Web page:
v = ZRT/P = 0.92 &times; 0.1146 kJ/kg-K &times; 333.15 K /1000 kPa
3
= 0.03512 m /kg too high
Assume P = 1050 kPa =&gt; Pr = 0.214 =&gt; Z ≅ 0.915
A
A
E
v = ZRT/P = 0.915 &times; 0.1146 kJ/kg-K &times; 333.15 K / 1050 kPa
= 0.03327 m3/kg too low
0.03470 − 0.03512
P ≅ 1000 + ( 1050 − 1000 ) &times;
= 1011 kPa 1.1 % high
0.03327 − 0.03512
A
A
E
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139
Borgnakke and Sonntag
2.124
An initially deflated and flat balloon is connected by a valve to a 12 m3 storage
tank containing helium gas at 2 MPa and ambient temperature, 20&deg;C. The valve is
opened and the balloon is inflated at constant pressure, Po = 100 kPa, equal to
ambient pressure, until it becomes spherical at D1 = 1 m. If the balloon is larger
than this, the balloon material is stretched giving a pressure inside as
D1 D1

P = P0 + C  1 − D  D


The balloon is inflated to a final diameter of 4 m, at which point the pressure
inside is 400 kPa. The temperature remains constant at 20&deg;C. What is the
maximum pressure inside the balloon at any time during this inflation process?
What is the pressure inside the helium storage tank at this time?
A
A
E
Solution:
At the end of the process we have D = 4 m so we can get the constant C as
1 1
P = 400 = P0 + C ( 1 – 4 ) 4 = 100 + C &times; 3/16
=&gt; C = 1600 kPa
A
A
A
E
A
A
E
A
E
P = 100 + 1600 ( 1 – X –1) X –1;
The pressure is:
Differentiate to find max:
A
X = D / D1
A
dP
= C ( - X –2 + 2 X –3 ) / D1 = 0
dD
A
A
A
E
E
=&gt; - X –2 + 2 X –3 = 0 =&gt;
X=2
π
V = 6 D3 = 4.18 m3
at max P =&gt; D = 2D1 = 2 m;
A
A
E
A
E
A
E
1 1
Pmax = 100 + 1600 ( 1 - 2 ) 2 = 500 kPa
A
A
A
E
PV
Helium is ideal gas A.5: m = RT =
A
A
E
A
A
E
500 &times; 4.189
= 3.44 kg
2.0771 &times; 293.15
A
E
2000 &times; 12
= 39.416 kg
2.0771 &times; 293.15
mTANK, 2 = 39.416 – 3.44 = 35.976 kg
PV
mTANK, 1 = RT =
A
E
A
A
A
E
PT2 = mTANK, 2 RT/V = ( mTANK, 1 / mTANK, 2 ) &times; P1 = 1825.5 kPa
Excerpts from this work may be reproduced by instructors for distribution on a not-for-profit basis for
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140
Borgnakke and Sonntag
2.125
A piston/cylinder arrangement, shown in Fig. P2.125, contains air at 250 kPa,
300&deg;C. The 50-kg piston has a diameter of 0.1 m and initially pushes against the
stops. The atmosphere is at 100 kPa and 20&deg;C. The cylinder now cools as heat is
transferred to the ambient.
a. At what temperature does the piston begin to move down?
b. How far has the piston dropped when the temperature reaches ambient?
Solution:
π
Ap = 4 &times; 0.12 = 0.00785 m2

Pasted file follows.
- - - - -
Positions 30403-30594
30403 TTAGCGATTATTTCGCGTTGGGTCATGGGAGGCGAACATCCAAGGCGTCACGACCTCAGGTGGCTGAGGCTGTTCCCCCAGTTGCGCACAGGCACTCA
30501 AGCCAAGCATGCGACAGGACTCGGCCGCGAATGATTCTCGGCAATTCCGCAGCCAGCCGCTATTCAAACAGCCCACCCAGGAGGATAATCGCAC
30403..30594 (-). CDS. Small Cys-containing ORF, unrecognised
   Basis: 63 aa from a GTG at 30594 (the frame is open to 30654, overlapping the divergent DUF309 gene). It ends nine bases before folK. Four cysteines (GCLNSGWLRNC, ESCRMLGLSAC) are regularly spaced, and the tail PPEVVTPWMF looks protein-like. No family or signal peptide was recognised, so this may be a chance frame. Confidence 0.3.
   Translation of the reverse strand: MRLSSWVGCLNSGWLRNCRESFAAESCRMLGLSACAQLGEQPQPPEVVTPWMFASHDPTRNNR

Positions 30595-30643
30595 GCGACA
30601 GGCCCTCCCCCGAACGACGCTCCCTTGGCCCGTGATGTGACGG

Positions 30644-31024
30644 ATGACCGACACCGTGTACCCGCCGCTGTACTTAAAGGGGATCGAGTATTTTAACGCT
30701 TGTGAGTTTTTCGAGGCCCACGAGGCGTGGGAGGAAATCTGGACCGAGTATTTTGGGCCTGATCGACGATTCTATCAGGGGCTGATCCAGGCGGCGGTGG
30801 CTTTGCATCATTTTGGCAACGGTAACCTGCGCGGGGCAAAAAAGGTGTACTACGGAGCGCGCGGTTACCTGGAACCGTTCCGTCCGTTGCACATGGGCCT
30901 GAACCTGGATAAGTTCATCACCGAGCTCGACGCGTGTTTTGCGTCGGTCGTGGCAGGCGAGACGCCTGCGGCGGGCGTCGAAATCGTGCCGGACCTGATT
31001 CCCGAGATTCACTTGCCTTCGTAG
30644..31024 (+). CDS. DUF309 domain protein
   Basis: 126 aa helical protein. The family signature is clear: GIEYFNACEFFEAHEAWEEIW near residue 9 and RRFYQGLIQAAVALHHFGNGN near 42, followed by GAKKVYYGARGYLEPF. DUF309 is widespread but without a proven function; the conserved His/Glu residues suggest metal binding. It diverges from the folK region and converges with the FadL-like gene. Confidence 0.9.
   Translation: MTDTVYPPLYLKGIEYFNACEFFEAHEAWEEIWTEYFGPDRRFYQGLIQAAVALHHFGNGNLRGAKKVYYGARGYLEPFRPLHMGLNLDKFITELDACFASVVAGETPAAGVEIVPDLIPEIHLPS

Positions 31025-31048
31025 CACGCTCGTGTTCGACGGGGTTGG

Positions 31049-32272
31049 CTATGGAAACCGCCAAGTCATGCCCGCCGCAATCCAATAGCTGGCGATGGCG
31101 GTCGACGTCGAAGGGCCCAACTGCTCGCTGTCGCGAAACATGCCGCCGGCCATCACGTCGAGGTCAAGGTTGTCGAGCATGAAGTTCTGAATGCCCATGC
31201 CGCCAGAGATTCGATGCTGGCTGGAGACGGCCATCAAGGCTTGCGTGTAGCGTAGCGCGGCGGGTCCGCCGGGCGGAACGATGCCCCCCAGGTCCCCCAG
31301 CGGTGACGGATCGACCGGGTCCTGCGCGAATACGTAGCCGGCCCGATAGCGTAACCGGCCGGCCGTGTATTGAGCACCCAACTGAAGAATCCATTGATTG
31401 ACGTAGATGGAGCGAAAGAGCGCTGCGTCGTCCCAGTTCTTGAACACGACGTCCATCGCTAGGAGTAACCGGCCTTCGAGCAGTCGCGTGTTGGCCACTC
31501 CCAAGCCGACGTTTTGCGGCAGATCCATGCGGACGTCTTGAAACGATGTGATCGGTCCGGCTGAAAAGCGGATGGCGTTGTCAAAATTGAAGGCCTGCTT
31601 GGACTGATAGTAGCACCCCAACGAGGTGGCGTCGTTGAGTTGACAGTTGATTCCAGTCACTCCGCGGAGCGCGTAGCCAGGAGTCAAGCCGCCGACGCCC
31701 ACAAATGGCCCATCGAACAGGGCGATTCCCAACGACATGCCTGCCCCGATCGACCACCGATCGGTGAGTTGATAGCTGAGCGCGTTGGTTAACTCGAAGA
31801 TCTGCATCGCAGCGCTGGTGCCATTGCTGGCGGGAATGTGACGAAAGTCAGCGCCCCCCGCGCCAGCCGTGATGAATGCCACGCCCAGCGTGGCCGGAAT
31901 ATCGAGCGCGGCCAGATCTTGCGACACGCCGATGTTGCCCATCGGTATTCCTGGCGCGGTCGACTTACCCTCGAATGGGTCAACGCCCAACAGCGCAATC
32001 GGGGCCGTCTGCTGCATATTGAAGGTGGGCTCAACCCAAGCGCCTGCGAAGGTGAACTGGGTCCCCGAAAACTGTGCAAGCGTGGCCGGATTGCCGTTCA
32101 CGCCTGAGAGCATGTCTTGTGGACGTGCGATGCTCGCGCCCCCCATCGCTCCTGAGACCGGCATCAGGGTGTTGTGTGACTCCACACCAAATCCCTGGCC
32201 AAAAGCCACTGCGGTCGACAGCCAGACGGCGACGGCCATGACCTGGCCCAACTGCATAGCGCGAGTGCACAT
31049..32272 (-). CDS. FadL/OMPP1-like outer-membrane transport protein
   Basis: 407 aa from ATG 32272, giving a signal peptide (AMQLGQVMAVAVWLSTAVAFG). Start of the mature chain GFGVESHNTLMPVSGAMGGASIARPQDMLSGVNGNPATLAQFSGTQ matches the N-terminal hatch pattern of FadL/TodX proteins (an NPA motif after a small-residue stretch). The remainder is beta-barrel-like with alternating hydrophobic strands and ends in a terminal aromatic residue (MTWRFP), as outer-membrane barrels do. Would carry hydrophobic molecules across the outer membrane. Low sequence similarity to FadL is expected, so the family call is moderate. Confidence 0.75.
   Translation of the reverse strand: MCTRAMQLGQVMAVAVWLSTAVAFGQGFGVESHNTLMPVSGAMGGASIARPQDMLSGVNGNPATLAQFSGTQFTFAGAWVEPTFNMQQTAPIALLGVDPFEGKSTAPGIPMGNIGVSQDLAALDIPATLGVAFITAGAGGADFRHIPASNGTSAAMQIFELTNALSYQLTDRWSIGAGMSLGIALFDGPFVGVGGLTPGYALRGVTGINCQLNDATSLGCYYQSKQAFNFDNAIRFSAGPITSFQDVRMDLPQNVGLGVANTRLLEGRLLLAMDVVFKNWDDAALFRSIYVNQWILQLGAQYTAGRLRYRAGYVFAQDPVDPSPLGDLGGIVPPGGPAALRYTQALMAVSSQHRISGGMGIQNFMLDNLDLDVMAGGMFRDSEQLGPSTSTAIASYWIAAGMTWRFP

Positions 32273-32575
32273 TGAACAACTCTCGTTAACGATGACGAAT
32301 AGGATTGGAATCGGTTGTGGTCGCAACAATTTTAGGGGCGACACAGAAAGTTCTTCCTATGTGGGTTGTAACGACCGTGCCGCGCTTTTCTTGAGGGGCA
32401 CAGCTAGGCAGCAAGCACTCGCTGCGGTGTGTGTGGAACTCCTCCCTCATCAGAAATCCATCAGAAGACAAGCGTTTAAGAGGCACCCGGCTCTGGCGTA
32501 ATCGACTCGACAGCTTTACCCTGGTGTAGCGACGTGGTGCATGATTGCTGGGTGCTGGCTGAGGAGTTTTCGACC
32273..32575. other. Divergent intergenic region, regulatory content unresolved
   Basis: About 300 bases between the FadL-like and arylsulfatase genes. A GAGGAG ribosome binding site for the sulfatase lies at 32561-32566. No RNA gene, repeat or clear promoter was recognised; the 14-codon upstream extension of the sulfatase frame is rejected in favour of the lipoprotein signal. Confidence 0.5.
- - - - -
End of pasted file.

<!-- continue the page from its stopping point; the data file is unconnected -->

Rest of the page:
Balance forces when piston floats:
mpg
50 &times; 9.807
Pfloat = Po + A = 100 +
0.00785 &times; 1000
p
= 162.5 kPa = P2 = P3
Piston
E
A
A
A
A
A
E
A
A
E
E
A
A
A
E
A
E
A
E
A
A
E
A
A
E
A
E
To find temperature at 2 assume ideal gas:
P2
162.5
T2 = T1 &times; P = 573.15 &times; 250 = 372.5 K
1
A
A
A
A
E
A
E
A
E
A
E
A
E
b) Process 2 -&gt; 3 is constant pressure as piston floats to T3 = To = 293.15 K
A
A
E
V2 = V1 = Ap &times; H = 0.00785 &times; 0.25 = 0.00196 m3 = 1.96 L
E
A
A
A
A
E
A
A
E
A
A
E
Ideal gas and P2 = P3 =&gt;
A
A
E
A
E
A
T3
293.15
V3 = V2 &times; T = 1.96 &times; 372.5 = 1.54 L
A
A
E
A
A
E
A
A
E
2
A
E
A
E
∆H = (V2 -V3)/A = (1.96-1.54) &times; 0.001/0.00785 = 0.053 m = 5.3 cm
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141
Borgnakke and Sonntag
Linear Interpolation
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142
Borgnakke and Sonntag
2.126
Find the pressure and temperature for saturated vapor R-410A with v = 0.1 m3/kg
E
A
A
Solution:
Table B.4.1 Look at the saturated vapor column vg and it is found between −35&deg;C
and −30&deg;C. We must then do a linear interpolation between these values.
E
A
A
A
A
E
E
A
A
T = −35 + [ –30 – (–35)]
0.1 − 0.11582
0.09470 − 0.11582
A
A
E
= −35 + 5 &times; 0.749 = −31.3&deg;C
E
A
A
P = 218.4 + (269.6 – 218.4) &times; 0.749 = 256.7 kPa
T
P
2
2
-30
269.6
1
218.4
1
-35
v
0.11582
0.09470
0.1
v
0.11582
0.09470
0.1
To understand the interpolation equation look at the smaller and larger
triangles formed in the figure. The ratio of the side of the small triangle in v as
(0.11582 - 0.1) to the side of the large triangle (0.11582 − 0.09470) is equal to
0.749. This fraction of the total ∆P = 269.6 − 218.4 or ∆T = −30 − (−35) is
added to the lower value to get the desired interpolated result.
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143
Borgnakke and Sonntag
2.127
Use a linear interpolation to estimate properties of ammonia to fill out the table
below
P [kPa]
T [ &deg;C]